Over the coming weeks and months, the Maryland football program will search for a new head coach to replace the departed Randy Edsall. We know who the candidates are, but who should Maryland pick? We'll state every coach's case, whether he wants the job or not, in 500 words or fewer.
Kirby Smart, Alabama defensive coordinator and secondary coach
Possibility Scale: 2/10
Kirby Smart has been the Crimson Tide's current defensive coordinator since 2007. A native of Alabama, Smart played college football for Georgia and bounced around college teams as a defensive coach. He was first a defensive coordinator for Valdosta State in 2001, but he's bounced around college football as a coordinator and positional coach. He's had stints with Florida State, Georgia, LSU and the NFL's Miami Dolphins.
He has worked under Nick Saban for years as a defensive backs coach for LSU, as safeties coach for the Miami Dolphins and as Alabama's defensive coordinator. Smart has coached the Tide defense to three national championships, and he is currently one of the sport's wealthiest assistants. He was rewarded with the Broyles Award in 2009 as the best assistant coach in the nation.
Smart could be beneficial to Maryland by strongly improving the defense and helping the team develop like Alabama's did. He has the championship pedigree and defensive chops to be a guiding light for a program that needs one. He's recruited well at Alabama (although that's not the hardest place to recruit), bringing on a long list of five-star recruits on both sides of the ball to play in Tuscaloosa.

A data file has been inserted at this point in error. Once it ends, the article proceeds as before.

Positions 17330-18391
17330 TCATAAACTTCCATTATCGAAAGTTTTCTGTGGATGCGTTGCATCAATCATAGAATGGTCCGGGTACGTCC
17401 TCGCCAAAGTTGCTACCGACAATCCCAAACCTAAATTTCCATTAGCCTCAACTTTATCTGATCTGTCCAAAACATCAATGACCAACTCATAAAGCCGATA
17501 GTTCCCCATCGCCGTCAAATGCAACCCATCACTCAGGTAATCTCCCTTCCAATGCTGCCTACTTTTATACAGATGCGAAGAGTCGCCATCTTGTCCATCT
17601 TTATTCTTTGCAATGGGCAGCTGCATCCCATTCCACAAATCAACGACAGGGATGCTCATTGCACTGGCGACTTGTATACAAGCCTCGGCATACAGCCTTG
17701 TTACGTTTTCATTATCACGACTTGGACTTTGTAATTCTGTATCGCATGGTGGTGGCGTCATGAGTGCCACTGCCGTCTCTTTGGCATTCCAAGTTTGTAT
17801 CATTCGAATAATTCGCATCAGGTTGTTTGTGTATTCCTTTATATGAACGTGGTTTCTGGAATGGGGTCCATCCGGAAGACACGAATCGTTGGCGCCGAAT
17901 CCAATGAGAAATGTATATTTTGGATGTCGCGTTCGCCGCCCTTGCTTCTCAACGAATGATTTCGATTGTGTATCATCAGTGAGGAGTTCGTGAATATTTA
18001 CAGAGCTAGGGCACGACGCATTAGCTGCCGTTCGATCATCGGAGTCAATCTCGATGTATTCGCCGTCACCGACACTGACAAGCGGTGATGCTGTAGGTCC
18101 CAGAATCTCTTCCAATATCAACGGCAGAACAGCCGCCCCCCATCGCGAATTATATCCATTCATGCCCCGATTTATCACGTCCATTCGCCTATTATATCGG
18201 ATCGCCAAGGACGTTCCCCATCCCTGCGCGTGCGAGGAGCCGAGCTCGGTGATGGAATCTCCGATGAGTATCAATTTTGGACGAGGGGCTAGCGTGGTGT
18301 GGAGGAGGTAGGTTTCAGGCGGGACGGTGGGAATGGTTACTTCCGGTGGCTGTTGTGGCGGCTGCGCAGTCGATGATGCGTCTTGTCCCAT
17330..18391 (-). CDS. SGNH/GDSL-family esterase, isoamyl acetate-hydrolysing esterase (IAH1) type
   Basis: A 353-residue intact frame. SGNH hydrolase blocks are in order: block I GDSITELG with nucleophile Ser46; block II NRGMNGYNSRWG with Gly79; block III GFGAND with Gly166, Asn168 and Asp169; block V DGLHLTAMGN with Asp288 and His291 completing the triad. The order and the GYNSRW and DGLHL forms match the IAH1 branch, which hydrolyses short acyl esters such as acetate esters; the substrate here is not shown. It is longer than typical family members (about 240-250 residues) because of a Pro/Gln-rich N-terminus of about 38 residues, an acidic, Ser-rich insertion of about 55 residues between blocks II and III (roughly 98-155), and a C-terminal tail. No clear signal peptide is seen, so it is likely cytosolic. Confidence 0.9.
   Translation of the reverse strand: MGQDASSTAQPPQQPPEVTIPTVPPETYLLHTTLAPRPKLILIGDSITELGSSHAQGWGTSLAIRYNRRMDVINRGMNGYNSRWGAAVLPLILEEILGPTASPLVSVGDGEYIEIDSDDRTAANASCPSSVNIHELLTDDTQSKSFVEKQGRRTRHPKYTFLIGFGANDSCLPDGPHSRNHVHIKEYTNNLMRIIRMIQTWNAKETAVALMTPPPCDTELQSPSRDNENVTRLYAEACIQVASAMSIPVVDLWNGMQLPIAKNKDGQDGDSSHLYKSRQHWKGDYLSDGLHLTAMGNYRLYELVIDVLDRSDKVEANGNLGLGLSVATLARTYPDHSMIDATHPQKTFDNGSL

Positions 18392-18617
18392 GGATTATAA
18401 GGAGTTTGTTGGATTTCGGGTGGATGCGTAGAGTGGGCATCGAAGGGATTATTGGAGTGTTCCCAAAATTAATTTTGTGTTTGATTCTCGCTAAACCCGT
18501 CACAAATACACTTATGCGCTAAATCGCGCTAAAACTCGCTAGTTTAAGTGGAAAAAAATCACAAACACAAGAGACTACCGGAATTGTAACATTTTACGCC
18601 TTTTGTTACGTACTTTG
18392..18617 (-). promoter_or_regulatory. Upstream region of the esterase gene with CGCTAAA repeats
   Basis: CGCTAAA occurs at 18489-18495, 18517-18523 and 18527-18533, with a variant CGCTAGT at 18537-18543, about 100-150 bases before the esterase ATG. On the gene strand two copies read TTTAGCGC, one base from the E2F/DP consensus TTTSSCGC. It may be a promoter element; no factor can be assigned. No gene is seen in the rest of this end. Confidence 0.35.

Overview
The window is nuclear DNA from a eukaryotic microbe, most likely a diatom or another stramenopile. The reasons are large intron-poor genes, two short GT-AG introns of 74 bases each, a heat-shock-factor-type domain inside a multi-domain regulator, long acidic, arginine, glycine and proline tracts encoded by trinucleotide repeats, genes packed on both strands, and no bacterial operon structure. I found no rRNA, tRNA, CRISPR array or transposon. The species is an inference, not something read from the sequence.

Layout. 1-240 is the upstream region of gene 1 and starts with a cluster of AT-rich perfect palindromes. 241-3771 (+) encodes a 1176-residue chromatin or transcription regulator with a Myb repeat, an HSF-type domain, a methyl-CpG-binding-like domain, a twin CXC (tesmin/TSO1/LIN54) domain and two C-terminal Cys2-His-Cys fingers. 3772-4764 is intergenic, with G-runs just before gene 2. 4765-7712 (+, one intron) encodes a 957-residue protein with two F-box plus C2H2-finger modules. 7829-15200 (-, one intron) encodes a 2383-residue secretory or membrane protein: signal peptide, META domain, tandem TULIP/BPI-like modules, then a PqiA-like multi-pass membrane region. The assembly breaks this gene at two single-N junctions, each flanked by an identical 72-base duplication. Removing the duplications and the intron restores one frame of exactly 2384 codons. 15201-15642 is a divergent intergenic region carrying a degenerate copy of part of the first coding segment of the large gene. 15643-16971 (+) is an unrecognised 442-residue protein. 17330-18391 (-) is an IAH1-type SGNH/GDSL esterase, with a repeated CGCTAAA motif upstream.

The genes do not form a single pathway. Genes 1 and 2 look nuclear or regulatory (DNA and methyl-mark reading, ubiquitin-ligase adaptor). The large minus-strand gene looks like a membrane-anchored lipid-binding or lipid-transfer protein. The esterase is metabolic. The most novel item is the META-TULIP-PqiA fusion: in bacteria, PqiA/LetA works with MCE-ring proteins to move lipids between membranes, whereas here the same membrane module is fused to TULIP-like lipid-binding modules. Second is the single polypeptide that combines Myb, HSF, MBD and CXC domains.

Though Smart is one of the top defensive coordinators in the nation, he does not have a lot of experience coaching on the other side of the ball. Given recent statements of preference toward an offensive coach by Maryland's administration, Smart wouldn't be the No. 1 choice in the way of opening up and improving Maryland's offense. He'd need to be paired with a dynamic offensive coordinator.
To the extent it's a problem (which is debatable), Smart doesn't have any notable connections to Maryland. He hasn't spent much time (if any) recruiting the Washington area or the state at large, and his success has come on far different geographical terrain. That's not to say Smart couldn't succeed at Maryland, but he's much less of a known quantity as a Big Ten head coach than he is as a dominant SEC defensive coordinator.
Smart has good reason to be comfortable at Alabama and isn't likely to venture north, but he'd bring a strong resume and foundation of success with him to Maryland.